Valley widow shares story to help Phoenix police officer John Hobbs' grieving family

PHOENIX - It was October 13, 2008.

"I had pajamas in hand, I was running down the stairs and DPS officers were standing outside with their big smoky hats and they didn't have to say anything. I got closer and closer to the door and I said, 'this isn't good, this can't be good,'" Angela Harrolle remembers.

They told me that Bruce was doing a rescue on Bear Mountain in Sedona and there were two lost, dehydrated, stranded hikers, but for whatever reason, during that rescue, he was struck by the helicopter rotor blade and lost his life.

But, Angela says even more upsetting was when she had to tell her two and four-year-old kids what happened.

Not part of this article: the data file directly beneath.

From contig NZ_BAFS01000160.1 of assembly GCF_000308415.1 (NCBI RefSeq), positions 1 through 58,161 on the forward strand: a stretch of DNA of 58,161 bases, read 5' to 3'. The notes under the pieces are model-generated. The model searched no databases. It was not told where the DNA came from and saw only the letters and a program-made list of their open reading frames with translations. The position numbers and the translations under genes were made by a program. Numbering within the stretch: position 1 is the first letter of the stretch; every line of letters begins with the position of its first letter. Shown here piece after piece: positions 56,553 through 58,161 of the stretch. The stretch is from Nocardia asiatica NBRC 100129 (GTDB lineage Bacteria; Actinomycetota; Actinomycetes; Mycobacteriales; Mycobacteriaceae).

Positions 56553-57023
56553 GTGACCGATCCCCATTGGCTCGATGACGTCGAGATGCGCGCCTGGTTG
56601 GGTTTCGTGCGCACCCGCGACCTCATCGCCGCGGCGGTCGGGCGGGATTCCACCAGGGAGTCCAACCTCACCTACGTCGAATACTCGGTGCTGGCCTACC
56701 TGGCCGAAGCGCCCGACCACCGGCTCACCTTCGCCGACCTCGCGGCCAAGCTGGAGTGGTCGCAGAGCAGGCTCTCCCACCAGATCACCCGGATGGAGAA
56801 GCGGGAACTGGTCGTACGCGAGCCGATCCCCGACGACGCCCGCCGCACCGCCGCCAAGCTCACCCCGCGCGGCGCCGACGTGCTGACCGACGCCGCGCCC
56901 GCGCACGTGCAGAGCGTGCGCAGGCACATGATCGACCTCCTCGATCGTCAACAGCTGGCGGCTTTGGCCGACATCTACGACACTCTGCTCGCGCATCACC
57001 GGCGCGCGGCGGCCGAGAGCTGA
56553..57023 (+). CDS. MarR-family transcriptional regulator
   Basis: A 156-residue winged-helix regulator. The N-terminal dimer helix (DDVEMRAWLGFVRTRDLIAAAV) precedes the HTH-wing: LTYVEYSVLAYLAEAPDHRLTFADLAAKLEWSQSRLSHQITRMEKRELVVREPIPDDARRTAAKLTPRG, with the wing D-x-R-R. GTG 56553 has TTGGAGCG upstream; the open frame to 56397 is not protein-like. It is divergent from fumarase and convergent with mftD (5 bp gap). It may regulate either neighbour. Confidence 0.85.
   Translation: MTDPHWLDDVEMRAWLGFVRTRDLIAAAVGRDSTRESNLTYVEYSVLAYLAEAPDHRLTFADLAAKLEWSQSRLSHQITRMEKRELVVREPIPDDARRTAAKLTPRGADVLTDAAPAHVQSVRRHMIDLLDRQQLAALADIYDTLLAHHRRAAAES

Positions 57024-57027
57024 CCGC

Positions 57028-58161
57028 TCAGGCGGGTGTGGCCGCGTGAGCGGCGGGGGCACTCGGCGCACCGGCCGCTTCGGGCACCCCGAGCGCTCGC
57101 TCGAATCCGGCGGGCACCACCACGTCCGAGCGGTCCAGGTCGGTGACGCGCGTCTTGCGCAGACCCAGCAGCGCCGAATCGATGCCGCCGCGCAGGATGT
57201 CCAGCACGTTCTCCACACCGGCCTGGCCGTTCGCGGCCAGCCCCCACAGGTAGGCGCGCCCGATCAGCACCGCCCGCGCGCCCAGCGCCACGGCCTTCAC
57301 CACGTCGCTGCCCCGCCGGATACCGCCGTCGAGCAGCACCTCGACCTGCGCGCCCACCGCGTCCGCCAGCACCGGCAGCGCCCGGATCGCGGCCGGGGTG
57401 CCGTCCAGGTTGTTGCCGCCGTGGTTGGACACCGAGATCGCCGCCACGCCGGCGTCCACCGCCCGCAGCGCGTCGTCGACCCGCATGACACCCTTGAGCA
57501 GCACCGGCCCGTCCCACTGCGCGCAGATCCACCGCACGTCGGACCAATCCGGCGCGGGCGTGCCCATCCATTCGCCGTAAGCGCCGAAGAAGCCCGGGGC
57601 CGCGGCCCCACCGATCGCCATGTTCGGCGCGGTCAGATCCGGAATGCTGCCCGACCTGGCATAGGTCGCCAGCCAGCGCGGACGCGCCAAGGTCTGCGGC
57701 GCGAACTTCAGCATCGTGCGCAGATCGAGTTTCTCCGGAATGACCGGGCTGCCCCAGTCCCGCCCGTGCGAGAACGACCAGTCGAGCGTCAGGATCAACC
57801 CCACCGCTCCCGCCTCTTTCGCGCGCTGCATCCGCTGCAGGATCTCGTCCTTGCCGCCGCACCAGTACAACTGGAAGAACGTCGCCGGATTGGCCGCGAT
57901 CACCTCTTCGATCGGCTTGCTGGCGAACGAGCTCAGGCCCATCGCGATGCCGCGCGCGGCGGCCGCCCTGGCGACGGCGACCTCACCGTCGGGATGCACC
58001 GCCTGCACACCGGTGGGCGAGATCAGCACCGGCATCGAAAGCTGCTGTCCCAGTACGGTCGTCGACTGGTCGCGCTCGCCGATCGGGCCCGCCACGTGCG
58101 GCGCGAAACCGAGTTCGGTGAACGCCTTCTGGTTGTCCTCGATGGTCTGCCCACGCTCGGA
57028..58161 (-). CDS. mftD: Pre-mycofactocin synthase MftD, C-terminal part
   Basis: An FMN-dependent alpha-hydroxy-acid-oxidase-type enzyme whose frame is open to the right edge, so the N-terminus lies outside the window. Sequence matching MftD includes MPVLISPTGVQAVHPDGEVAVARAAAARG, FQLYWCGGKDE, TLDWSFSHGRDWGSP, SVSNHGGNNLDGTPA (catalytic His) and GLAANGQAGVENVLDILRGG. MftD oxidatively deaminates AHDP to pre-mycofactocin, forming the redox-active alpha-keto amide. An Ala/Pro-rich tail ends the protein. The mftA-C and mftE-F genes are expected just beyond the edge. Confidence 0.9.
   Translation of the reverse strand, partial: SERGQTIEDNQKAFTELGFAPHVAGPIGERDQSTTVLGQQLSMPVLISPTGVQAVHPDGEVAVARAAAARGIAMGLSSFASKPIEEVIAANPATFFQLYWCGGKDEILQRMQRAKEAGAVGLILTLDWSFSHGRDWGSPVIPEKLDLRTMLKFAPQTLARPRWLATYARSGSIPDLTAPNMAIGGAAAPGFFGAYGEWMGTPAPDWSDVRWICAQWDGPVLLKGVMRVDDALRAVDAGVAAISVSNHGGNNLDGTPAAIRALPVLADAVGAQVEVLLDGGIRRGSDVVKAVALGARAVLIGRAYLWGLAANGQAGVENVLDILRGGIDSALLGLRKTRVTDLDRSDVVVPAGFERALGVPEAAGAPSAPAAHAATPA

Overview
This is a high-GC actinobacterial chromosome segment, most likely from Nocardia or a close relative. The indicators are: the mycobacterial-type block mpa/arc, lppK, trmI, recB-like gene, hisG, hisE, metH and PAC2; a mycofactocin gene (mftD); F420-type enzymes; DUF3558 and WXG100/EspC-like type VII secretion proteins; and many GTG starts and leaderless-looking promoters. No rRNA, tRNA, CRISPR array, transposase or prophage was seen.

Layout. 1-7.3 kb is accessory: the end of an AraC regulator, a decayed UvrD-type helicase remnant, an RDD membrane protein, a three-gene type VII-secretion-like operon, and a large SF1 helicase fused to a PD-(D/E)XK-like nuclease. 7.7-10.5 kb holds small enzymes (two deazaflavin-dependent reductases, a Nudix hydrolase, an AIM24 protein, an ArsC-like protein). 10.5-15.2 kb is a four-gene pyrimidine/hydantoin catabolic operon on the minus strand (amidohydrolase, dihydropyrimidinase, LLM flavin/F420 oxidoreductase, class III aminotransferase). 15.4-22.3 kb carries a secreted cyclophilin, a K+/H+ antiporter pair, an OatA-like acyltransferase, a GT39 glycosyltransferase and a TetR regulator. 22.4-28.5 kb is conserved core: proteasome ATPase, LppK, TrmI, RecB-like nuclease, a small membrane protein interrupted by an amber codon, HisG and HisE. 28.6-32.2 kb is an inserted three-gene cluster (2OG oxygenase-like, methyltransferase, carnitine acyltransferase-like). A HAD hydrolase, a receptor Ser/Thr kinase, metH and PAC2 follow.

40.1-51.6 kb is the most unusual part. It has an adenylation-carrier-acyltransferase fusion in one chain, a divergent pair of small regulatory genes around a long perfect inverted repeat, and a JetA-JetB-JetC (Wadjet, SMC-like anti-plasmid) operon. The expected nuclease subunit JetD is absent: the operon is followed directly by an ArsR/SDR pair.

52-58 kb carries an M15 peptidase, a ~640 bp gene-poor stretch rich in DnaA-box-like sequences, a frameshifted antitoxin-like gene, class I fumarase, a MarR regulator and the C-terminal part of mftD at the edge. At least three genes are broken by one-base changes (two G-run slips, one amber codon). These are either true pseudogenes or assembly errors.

"I put them in my lap and said, 'daddy got a bad owie, he's not coming home. He's never coming home,'" she says.

It's a heartbreaking memory and one that she relives every time she learns a law enforcement officer is killed while serving our community.

"I wonder if the families been notified yet because as long as they can continue about their day, their life is still normal and nothing has changed," she says.

Five years after she lost her husband, Angela is proof life can be good again. She survived the unthinkable and her family has evolved into their "new normal."

"My children have grown so much, they're little images of my husband and I'm grateful for that because I look at them and when I see my daughter's eyes, I see him and my son's smile and his mischievous ways I also see his spirit living on," she says.

Now, Angela's trying to channel that grief to help other families through this difficult process. 

When asked what she would say to the officer's grieving family, she says when others offer to help, let them help.

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